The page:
“We sternly warn that if North Korea takes steps further aggravating the situation, we will respond strongly.”

Pyongyang’s next provocation

A South Korean expert predicted that North Korea’s next move will be to cancel the inter-Korean Comprehensive Military Agreement, a September 2019 pact to reduce military tensions and prevent accidental clashes.

“[We] believe that Kim Yo Jong, the First Deputy Director of the Workers’ Party of Korea will quickly move on the next step—terminating the 9.19 inter-Korean military agreement,” Park Won Gon of Handong University told RFA.

Cheong Seong-chang of the Sejong Institute said Pyongyang likely would next dismantle the Kaesong Industrial complex, which operated from 2004 until it was closed amid tensions in 2016, or try to use the factories where South Korean firms employed North Korean workers for military purposes.

North Korea now has no option but to continue to provoke the South, as quickly returning to negotiations would be a sign of weakness to its people, according to the Choi Kang of the Asan Institute for Policy Studies in Seoul.

Choi told RFA that now that the North Korean public has been made aware of the fate of the liaison office, a policy reversal would be impossible.

“If it has only appeared in the external propaganda media, it is possible to change the direction. But it is impossible to change the policy in one day because it has been published in [North Korea’s official] newspaper and the North Koreans have heard about it,” Choi said.

“I think the current situation will last quite a long time.”

Shore up alliance with U.S.

Several U.S.-based experts told RFA that the best response to North Korea’s latest actions and threats would be for the United States to beef up cooperation with South Korea.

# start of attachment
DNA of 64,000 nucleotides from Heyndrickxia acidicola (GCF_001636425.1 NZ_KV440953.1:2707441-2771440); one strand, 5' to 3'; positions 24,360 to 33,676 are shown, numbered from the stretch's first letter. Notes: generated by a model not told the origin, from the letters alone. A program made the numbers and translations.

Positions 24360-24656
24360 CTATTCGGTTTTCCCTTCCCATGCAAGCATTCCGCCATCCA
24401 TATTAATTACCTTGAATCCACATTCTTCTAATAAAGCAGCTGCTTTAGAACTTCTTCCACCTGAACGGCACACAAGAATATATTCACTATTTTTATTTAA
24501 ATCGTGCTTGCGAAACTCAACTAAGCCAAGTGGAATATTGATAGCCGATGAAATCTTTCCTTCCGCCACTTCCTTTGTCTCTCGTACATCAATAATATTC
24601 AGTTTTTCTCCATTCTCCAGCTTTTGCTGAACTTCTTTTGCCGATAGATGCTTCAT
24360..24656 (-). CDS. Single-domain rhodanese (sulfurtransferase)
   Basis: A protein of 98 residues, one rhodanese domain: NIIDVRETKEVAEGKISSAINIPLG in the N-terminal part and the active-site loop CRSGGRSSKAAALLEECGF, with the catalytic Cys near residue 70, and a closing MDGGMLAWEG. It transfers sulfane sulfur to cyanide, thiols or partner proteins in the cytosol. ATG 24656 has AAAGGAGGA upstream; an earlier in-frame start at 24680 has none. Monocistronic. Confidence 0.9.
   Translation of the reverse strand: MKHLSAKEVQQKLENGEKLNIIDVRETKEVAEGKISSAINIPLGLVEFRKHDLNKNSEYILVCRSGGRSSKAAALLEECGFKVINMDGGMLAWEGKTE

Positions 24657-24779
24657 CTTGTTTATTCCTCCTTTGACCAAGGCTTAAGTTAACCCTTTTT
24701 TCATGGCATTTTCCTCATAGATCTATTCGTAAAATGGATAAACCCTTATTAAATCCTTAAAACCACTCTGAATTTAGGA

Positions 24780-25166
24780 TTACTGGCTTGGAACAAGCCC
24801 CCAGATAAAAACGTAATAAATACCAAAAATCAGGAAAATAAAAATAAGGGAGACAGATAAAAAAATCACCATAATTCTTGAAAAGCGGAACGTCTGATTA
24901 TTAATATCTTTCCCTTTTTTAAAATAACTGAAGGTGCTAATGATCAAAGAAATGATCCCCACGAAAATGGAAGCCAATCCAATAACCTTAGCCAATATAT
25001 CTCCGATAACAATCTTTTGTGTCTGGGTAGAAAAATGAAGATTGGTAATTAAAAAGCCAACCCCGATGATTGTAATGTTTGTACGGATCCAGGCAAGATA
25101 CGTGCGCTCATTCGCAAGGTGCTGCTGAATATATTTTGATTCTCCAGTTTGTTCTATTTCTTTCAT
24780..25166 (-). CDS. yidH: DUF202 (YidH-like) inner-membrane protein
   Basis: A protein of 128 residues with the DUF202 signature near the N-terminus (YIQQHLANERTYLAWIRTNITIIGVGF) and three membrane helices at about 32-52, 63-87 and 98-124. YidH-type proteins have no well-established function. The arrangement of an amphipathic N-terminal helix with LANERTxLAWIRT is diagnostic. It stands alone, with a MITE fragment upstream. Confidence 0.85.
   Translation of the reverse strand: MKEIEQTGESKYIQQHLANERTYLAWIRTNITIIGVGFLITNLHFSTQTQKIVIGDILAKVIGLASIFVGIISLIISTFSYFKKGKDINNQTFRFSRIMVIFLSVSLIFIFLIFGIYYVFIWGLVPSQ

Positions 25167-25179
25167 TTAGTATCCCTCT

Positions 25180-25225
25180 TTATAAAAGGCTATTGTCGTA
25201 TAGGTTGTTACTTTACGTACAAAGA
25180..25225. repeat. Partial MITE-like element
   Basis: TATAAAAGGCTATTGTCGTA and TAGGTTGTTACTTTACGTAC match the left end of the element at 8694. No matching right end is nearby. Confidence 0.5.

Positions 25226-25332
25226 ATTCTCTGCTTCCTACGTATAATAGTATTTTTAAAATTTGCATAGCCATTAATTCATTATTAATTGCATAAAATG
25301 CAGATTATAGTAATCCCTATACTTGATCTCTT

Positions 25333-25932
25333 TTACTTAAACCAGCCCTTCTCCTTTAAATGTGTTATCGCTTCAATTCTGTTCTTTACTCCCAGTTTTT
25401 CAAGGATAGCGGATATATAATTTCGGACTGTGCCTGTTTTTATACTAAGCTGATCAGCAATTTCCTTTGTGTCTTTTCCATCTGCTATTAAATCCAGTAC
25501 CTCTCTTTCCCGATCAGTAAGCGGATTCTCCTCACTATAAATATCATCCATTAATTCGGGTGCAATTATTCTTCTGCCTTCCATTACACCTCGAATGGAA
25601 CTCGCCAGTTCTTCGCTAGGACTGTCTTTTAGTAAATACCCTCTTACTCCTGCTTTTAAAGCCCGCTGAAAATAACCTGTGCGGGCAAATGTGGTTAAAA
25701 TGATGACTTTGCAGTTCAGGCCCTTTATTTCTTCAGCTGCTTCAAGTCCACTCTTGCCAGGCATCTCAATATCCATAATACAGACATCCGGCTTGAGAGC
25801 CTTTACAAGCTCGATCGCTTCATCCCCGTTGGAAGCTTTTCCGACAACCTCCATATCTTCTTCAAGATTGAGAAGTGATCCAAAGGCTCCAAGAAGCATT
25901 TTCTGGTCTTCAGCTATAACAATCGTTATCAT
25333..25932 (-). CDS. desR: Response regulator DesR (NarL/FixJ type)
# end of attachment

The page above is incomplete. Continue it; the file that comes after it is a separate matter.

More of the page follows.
“The U.S. and South Korean governments should be careful not to overreact to North Korea’s dramatic efforts to escalate tensions and increase leverage,” Frank Aum of the United States Institute of Peace told RFA.

“Unfortunately, South Korea is in a difficult position and stuck between wanting to advance inter-Korean relations but not creating fissures in the US-ROK Alliance.  The Alliance will need to maintain strong military readiness and deterrence and continue to warn North Korea against increasing tensions on the Peninsula,” said Aum.

Under President Trump, Washington has seen a weakening in its alliances all over the world, and this trend must be reversed to deal with North Kore, said The RAND Corporation’s Soo Kim.

“The U.S. should be strengthening its alliance with South Korea. We see that there are fissures within the alliance with South Korea and also with other countries around the world,” Kim told RFA.

“Whatever leverage that the United States had through alliances and even through maintaining our principles is starting to wear away, and North Korea has been taking advantage of those opportunities,” she said.

David Maxwell of the Foundation for Defense of Democracies said North Korea’s recent belligerence “is not simply about testing the alliance.  It is about driving a wedge in the alliance and splitting it altogether.”

“The proper response is to first, increase ROK-US alliance readiness and second, ensure the protection of the escapees/defectors who have been threatened by the Kim family regime,” Maxwell said.

Analyst Ken Gause of CNA said “there’s not much we can do” other than seek dialogue with North Korea.

“If we want to solve the issue of North Korea, you need to engage Pyongyang. That means the U.S. has to take the lead and make appropriate concessions to bring North Korea back to the negotiating table,” Gause told RFA.